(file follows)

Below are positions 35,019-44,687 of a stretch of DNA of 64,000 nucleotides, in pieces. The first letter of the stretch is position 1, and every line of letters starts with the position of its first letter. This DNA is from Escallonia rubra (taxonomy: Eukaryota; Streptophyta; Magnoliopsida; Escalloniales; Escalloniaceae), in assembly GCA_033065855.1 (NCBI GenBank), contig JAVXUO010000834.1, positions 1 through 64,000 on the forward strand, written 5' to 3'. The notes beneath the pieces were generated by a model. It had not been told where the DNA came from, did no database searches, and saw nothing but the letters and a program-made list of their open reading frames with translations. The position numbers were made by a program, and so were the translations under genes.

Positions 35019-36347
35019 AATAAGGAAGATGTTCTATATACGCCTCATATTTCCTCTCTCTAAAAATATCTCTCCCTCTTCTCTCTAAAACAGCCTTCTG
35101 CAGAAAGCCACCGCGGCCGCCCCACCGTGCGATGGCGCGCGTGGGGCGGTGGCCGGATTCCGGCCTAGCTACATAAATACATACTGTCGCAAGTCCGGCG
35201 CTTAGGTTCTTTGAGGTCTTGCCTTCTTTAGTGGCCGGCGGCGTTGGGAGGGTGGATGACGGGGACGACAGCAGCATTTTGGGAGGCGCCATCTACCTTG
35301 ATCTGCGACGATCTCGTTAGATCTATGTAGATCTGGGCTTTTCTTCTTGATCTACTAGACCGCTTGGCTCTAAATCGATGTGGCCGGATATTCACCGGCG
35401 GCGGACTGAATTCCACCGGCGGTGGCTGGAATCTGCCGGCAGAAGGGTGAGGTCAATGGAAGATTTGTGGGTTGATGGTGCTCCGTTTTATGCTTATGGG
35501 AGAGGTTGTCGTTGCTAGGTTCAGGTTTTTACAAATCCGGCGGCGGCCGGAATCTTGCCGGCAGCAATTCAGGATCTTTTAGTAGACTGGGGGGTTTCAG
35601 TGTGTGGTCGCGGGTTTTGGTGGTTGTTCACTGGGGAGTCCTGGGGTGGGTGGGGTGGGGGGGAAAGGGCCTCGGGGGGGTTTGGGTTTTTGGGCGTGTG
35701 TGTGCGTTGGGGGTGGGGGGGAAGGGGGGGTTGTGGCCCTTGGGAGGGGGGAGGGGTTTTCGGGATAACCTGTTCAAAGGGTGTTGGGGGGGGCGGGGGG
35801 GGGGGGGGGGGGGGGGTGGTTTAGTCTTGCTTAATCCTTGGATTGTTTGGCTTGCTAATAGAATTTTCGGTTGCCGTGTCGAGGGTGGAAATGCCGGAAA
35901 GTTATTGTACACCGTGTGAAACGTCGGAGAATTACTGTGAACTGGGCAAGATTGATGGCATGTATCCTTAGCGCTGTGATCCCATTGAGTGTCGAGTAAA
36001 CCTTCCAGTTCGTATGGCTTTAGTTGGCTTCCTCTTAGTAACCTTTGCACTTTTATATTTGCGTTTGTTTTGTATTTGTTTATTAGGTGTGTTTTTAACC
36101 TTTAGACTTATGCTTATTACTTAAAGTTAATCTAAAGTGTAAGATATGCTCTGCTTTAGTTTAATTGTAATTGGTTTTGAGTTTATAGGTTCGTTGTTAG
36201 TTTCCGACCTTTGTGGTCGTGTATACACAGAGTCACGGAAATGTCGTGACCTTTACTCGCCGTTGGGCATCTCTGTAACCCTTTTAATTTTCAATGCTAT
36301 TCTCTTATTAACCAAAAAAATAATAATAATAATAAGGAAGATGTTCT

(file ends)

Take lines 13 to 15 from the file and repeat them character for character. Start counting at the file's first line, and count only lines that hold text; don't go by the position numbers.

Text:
36001 CCTTCCAGTTCGTATGGCTTTAGTTGGCTTCCTCTTAGTAACCTTTGCACTTTTATATTTGCGTTTGTTTTGTATTTGTTTATTAGGTGTGTTTTTAACC
36101 TTTAGACTTATGCTTATTACTTAAAGTTAATCTAAAGTGTAAGATATGCTCTGCTTTAGTTTAATTGTAATTGGTTTTGAGTTTATAGGTTCGTTGTTAG
36201 TTTCCGACCTTTGTGGTCGTGTATACACAGAGTCACGGAAATGTCGTGACCTTTACTCGCCGTTGGGCATCTCTGTAACCCTTTTAATTTTCAATGCTAT